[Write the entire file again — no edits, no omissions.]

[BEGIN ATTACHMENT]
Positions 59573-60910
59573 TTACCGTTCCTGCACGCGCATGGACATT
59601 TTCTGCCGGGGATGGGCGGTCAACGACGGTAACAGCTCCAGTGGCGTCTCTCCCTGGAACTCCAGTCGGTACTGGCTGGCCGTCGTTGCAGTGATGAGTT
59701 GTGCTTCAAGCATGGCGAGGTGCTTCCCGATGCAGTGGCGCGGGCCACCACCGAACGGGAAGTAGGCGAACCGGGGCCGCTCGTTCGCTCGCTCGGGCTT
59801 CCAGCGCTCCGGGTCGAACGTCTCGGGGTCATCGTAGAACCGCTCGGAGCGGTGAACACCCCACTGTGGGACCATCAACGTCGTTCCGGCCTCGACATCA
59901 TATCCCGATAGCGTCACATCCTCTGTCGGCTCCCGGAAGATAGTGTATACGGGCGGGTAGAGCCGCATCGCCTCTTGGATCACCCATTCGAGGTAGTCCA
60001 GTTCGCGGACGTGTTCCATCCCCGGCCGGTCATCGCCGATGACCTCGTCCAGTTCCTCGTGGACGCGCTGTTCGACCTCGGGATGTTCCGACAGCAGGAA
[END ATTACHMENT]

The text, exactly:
Positions 59573-60910
59573 TTACCGTTCCTGCACGCGCATGGACATT
59601 TTCTGCCGGGGATGGGCGGTCAACGACGGTAACAGCTCCAGTGGCGTCTCTCCCTGGAACTCCAGTCGGTACTGGCTGGCCGTCGTTGCAGTGATGAGTT
59701 GTGCTTCAAGCATGGCGAGGTGCTTCCCGATGCAGTGGCGCGGGCCACCACCGAACGGGAAGTAGGCGAACCGGGGCCGCTCGTTCGCTCGCTCGGGCTT
59801 CCAGCGCTCCGGGTCGAACGTCTCGGGGTCATCGTAGAACCGCTCGGAGCGGTGAACACCCCACTGTGGGACCATCAACGTCGTTCCGGCCTCGACATCA
59901 TATCCCGATAGCGTCACATCCTCTGTCGGCTCCCGGAAGATAGTGTATACGGGCGGGTAGAGCCGCATCGCCTCTTGGATCACCCATTCGAGGTAGTCCA
60001 GTTCGCGGACGTGTTCCATCCCCGGCCGGTCATCGCCGATGACCTCGTCCAGTTCCTCGTGGACGCGCTGTTCGACCTCGGGATGTTCCGACAGCAGGAA